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Scott McKain

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What your business can learn from ESPN’s fiasco over Colin Cowherd…

Why is Lionel Messi not the most recognized and lauded athlete in America?

There are, perhaps, many reasons — however, there’s one that’s pretty important from a marketing standpoint.

English isn’t his first language.

  • In other words, it’s easier to promote LeBron James or Andrew Luck because they speak in a manner that the target audience of their potential customers can easily comprehend.

In essence, that’s all that Colin Cowherd was saying when he said that baseball was eroding in popularity because of the rise of the players from the Dominican Republic, and other Latin American countries, for whom English is a second language — if they’ve learned it at all.

That is NOT a slam on those players — or to the terrific countries from which they hail. (The DR is a place where I have been booked to speak on several occasions — and which has welcoming and wonderful people!)

However, because of those comments, Cowherd was castigated and terminated from his contract early by the self-proclaimed “Worldwide Leader in Sports,” ESPN.

IMG_3622Full disclosure — I’m a fan of Colin, and I’m appreciative that he calls me a friend.  I have closer friends that I deeply care for…who remain employed at ESPN.  However — what the management at ESPN did to Colin is so petty and bush league, it is a teaching moment for every business leader of what NOT to do!

ESPN terminated Cowherd’s contract early. “Colin Cowherd’s comments over the past two days do not reflect the values of ESPN or our employees,” ESPN said in a statement. “Colin will no longer appear on ESPN.”

  • They threw him under the bus in an attempt to damage him before he moved on to greener pastures.

Cowherd is right. 10% of players in MLB are from the DR.  There are many Latin players from other countries.  There is a language barrier that exists in baseball that does not in, for example, the NFL.

  • Here’s where I have the most significant problem:  Colin Cowherd’s popularity is, in part, because he makes controversial and thought-provoking statements.
  • The management at ESPN has obviously encouraged that over his tenure at the network.
  • Now that he’s about to leave…they’re throwing him under the proverbial bus — ONLY because he’s leaving their employment, even though he’s been appreciative and respectful to EPSN on the air in his final shows.

What does this mean to your business?

If I’m an ESPN employee — I have to wonder, if the company has so little loyalty or grace regarding someone who has made them millions of dollars during his employment — why would I ever trust them when they make assurances to me?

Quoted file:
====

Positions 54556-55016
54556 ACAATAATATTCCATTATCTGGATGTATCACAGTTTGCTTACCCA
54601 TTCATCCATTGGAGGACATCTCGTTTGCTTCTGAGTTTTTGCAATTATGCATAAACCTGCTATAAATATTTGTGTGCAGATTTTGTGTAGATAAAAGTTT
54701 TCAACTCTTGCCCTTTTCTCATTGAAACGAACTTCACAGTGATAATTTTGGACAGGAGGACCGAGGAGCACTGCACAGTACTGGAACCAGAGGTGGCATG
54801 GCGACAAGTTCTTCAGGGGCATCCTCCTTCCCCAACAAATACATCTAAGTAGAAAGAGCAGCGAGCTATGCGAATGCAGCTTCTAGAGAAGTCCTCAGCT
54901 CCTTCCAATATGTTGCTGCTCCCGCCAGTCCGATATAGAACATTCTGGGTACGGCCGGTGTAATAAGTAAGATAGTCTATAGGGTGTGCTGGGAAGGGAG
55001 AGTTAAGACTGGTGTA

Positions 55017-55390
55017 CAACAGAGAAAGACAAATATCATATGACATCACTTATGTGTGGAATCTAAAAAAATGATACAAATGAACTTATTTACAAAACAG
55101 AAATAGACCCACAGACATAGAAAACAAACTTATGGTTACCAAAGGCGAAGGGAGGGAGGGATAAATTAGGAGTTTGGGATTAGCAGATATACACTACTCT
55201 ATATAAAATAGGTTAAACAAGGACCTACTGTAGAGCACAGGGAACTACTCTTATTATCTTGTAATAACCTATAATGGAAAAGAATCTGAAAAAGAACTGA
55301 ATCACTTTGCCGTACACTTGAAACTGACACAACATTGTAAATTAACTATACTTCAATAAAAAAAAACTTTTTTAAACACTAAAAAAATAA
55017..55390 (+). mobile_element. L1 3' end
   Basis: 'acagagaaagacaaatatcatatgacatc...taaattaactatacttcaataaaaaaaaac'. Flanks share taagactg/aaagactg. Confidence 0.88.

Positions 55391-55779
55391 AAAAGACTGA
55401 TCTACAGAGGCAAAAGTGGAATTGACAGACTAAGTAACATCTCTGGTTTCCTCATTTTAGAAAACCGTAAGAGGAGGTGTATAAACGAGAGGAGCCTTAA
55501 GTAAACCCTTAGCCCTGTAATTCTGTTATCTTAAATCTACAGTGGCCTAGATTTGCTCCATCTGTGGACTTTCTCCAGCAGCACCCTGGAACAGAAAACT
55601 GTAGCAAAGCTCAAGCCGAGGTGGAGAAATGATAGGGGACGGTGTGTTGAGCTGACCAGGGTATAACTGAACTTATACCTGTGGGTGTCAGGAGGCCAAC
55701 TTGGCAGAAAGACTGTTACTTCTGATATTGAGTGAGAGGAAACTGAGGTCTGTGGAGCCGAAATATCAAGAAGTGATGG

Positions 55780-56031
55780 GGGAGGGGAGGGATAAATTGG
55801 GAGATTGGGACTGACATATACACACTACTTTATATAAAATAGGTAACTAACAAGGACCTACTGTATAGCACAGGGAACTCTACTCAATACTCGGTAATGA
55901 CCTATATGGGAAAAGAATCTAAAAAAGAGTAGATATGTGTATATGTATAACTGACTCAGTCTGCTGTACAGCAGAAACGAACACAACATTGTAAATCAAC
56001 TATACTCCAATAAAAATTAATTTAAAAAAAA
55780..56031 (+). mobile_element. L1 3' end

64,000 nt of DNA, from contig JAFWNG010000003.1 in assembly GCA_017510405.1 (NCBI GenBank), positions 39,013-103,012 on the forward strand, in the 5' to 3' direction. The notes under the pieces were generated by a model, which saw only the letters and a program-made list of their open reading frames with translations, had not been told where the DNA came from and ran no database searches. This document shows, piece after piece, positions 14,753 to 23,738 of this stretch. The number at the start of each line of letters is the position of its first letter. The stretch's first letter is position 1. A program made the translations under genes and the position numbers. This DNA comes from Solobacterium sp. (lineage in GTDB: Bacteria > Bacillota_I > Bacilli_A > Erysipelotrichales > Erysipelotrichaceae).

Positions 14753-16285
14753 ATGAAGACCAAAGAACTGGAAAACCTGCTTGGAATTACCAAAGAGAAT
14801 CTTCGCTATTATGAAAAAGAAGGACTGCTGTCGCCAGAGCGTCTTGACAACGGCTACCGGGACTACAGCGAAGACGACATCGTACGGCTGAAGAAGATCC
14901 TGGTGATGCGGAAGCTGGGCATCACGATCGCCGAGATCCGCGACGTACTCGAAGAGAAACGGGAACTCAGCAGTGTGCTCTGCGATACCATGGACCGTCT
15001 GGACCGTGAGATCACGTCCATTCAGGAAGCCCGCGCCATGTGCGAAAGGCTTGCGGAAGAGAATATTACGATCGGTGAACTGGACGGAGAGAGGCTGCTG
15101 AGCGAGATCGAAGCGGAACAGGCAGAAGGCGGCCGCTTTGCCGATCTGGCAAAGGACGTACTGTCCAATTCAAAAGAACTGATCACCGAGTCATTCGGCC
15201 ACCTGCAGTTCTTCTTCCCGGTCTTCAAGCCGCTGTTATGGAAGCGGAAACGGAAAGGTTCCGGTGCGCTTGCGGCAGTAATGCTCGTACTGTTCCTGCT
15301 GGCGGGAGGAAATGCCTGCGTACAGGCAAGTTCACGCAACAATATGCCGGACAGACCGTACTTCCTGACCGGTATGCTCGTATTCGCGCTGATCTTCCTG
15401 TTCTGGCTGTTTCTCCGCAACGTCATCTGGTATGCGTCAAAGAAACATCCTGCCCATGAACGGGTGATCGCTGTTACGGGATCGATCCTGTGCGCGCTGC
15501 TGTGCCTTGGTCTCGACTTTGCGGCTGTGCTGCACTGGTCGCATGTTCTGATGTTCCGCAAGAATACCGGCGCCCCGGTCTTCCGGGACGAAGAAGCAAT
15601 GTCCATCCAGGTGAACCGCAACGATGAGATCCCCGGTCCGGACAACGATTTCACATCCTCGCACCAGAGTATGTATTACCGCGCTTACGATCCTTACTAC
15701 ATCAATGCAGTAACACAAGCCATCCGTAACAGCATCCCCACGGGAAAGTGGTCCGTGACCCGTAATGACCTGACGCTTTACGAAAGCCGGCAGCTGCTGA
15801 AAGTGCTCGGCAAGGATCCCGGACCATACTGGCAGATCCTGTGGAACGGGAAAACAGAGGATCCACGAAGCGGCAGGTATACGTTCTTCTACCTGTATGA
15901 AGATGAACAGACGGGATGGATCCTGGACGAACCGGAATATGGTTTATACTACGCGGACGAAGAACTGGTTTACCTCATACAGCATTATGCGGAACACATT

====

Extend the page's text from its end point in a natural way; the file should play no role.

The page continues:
When management can’t be trusted, the culture of the organization becomes so damaged that it collapses under the weight of the petty decisions that have been made.

ESPN could’ve just made an apology — thanked Colin for his years of service — and upheld his great contributions to the network. (Even that is really not necessary, because…his viewpoint was correct!)

However, by being petty…ESPN management not only has eroded the perception of their professionalism in the public eye — they’ve undoubtably created a sense of skepticism and concern among the very team members they need in order to succeed in the future.

Again: what does this mean to your business?  

  • Don’t be ESPN management here.
    • Don’t be petty and vindictive.
  • Be bigger than the moment — or else by attempting to irritate a former employee, you poison the well with your current team.

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More Stories By Scott McKain

Scott McKain is a business leader, bestselling author, and Hall of Fame professional speaker.
Scott's latest book, "The Collapse of Distinction: Stand Out and Move Up While Your Competition Fails" reached the #1 spot on Amazon.com list of Customer Service Bestsellers! He is the author of two #1 additional business bestsellers (Amazon.com & 800-CEO-READ): "What Customers REALLY Want" (currently available in trade paperback) and "ALL Business is Show Business."
He is the Co-founder and Principal of The Value Added Institute, a think-tank that examines the role of the customer experience in creating significant advances in the level of client loyalty, and has appeared on multiple occasions as a commentator and analyst on FOX News Channel. His platform presentations have run the gamut from the White House lawn with the President in the audience carried live on CNN and NBC's "Today" show...to a remote outpost near the Amazon...all 50 states, seven Canadian provinces...and from Singapore to Sweden...Mexico to Morocco.
An inductee into the Professional Speakers Hall of Fame, he is also a member of "Speakers Roundtable" -- an elite, invitation-only group of twenty of the world's top business speakers.